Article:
'Free-From' is one of the largest growing food categories in the world, with a monumental growth over the past 5 years.
The market is reportedly worth a huge £355.1m, and there seems that nothing can stunt 'Free-From’s' steady rise, with a year on year growth of 19.9%. [kantarwordpanel.com]
You’ll also be surprised to know that the majority of gluten free consumers aren't even immune to gluten or have any food related condition.
This is due to the increase of celebrity endorsement from famous faces such as Miley Cyrus, Victoria Beckham and Gwyneth Paltrow who have all broadcasted the benefits of a gluten-less diet.
But will the boom in 'Free-From' products and the increase in availability of the dishes be a positive or a negative for people who suffer from coeliac disease?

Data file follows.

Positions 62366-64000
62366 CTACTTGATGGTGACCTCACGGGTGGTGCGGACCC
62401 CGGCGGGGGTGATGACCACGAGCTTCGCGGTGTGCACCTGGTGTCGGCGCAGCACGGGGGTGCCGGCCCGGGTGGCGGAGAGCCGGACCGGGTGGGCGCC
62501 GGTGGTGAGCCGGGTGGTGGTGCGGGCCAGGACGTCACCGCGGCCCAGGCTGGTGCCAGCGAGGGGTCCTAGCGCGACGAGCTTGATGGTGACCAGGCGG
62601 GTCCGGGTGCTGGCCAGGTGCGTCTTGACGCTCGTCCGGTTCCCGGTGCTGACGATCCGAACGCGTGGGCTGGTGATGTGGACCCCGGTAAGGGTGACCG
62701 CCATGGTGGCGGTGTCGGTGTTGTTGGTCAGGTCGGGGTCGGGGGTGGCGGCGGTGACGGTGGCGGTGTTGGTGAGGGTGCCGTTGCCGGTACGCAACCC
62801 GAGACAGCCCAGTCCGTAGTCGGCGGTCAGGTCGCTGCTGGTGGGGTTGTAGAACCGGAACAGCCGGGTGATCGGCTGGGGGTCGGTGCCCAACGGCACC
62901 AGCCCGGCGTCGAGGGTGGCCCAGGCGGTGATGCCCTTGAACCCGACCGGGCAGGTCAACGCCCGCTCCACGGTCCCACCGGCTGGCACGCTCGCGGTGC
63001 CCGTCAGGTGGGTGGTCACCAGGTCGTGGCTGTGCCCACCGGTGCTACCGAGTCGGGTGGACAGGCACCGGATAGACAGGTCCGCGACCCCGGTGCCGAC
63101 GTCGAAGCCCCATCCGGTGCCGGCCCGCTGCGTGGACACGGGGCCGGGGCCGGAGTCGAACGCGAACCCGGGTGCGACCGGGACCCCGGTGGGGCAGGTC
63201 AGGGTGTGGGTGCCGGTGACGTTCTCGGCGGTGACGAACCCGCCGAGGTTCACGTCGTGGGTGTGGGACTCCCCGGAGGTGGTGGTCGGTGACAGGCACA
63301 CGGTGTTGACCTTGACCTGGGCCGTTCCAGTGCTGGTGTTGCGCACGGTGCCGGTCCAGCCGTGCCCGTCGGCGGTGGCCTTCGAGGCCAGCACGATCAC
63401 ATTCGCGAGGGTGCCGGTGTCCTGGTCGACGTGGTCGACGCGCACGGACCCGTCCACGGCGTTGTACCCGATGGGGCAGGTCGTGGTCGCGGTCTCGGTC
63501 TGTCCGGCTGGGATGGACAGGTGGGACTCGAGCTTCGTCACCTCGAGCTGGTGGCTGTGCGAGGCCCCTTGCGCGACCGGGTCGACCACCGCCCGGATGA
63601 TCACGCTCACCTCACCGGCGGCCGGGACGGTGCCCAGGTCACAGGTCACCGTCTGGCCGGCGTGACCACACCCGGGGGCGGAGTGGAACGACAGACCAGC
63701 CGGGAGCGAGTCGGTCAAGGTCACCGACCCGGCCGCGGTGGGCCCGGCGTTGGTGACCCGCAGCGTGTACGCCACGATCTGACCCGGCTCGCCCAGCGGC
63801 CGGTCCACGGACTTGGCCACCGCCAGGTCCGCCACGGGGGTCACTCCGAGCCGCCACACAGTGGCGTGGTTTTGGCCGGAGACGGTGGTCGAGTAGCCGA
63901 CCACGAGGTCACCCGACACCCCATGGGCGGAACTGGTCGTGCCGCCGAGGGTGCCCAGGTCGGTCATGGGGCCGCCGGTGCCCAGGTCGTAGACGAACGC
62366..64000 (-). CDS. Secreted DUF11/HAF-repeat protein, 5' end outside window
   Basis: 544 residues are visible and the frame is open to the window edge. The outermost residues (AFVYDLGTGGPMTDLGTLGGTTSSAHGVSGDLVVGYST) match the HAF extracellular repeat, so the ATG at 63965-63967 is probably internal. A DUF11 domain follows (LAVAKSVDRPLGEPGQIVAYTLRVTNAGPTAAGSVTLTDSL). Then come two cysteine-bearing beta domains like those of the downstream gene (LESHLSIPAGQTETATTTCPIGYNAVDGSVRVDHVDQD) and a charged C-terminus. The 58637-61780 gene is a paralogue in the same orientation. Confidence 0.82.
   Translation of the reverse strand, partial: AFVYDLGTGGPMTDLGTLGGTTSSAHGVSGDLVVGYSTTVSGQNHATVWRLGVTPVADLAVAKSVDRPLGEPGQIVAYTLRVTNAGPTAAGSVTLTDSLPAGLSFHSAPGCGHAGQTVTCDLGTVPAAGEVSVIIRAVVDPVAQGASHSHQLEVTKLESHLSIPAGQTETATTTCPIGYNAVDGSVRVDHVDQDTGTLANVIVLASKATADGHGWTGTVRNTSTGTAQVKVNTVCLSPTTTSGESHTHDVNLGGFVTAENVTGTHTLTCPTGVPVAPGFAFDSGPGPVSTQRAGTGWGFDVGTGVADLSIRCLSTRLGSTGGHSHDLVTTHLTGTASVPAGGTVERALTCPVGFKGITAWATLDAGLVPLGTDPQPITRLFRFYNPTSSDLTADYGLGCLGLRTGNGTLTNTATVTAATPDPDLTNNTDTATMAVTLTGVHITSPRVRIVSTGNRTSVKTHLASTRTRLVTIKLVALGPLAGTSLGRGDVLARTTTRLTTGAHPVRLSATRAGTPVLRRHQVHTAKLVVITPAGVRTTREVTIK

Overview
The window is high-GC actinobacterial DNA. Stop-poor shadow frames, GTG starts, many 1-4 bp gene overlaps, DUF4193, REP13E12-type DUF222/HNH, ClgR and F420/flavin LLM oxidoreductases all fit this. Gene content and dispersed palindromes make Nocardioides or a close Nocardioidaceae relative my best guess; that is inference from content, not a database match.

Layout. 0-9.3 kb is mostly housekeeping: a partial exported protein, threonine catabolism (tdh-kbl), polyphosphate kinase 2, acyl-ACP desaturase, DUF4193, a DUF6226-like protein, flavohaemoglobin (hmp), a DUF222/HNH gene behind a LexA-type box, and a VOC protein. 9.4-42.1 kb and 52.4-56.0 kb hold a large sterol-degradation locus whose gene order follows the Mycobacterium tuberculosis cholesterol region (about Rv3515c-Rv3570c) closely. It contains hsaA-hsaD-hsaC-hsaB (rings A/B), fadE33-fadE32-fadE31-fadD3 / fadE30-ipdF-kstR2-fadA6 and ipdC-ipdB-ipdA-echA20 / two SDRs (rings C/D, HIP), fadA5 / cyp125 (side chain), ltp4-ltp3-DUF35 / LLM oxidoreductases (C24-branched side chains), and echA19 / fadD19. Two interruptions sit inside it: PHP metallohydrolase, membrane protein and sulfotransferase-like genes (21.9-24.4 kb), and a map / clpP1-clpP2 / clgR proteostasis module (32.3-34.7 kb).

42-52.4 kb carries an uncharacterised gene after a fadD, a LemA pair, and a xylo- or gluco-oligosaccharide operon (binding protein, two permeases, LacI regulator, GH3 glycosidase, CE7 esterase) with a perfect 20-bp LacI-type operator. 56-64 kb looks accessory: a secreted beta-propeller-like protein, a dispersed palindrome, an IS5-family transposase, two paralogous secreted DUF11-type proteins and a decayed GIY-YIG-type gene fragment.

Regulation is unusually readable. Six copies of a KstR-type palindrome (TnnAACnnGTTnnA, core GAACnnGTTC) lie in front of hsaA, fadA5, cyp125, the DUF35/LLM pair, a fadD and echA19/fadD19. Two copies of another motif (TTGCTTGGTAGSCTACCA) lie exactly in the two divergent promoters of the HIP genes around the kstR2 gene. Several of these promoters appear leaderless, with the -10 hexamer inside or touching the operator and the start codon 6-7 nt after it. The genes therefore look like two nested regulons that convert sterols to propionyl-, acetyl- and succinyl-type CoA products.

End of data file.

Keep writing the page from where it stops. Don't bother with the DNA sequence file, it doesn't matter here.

Many coeliacs struggle with people who aren't gluten intolerant as their condition is overshadowed by people looking for a way to lose weight.
Dining out can be a problem, as sufferers asking for amendments or special permutations to be made to their dish, don’t feel like they are taken seriously.
This is because gluten free *lifestylers* will ask for their food to be redesigned and then happily gulp down a few glasses of wheat filled lager.
This kind of behaviour has lead to generalisation's to be made about the 'Free-From' lifestyle, as many consider it just another annoying celebrity induced fad.
However, there is another side to the coin, as there are genuine reasons why non-ceoliacs would cut gluten out of their lives.
There are many family members of coeliacs who have turned to a gluten free diet to try and de-stigmatise their partner, child or sibling.
Also, many people trying this diet have a non-coeliac gluten sensitivity - they feel lethargic and moody after eating the protein, so therefore have a medical obligation to try alternatives.
Either way, coeliac or non-coeliac the 'Free-From' category has taken off, and with the sector being predicted to be worth over £538m by 2018, we can see this debate going on for a little while longer.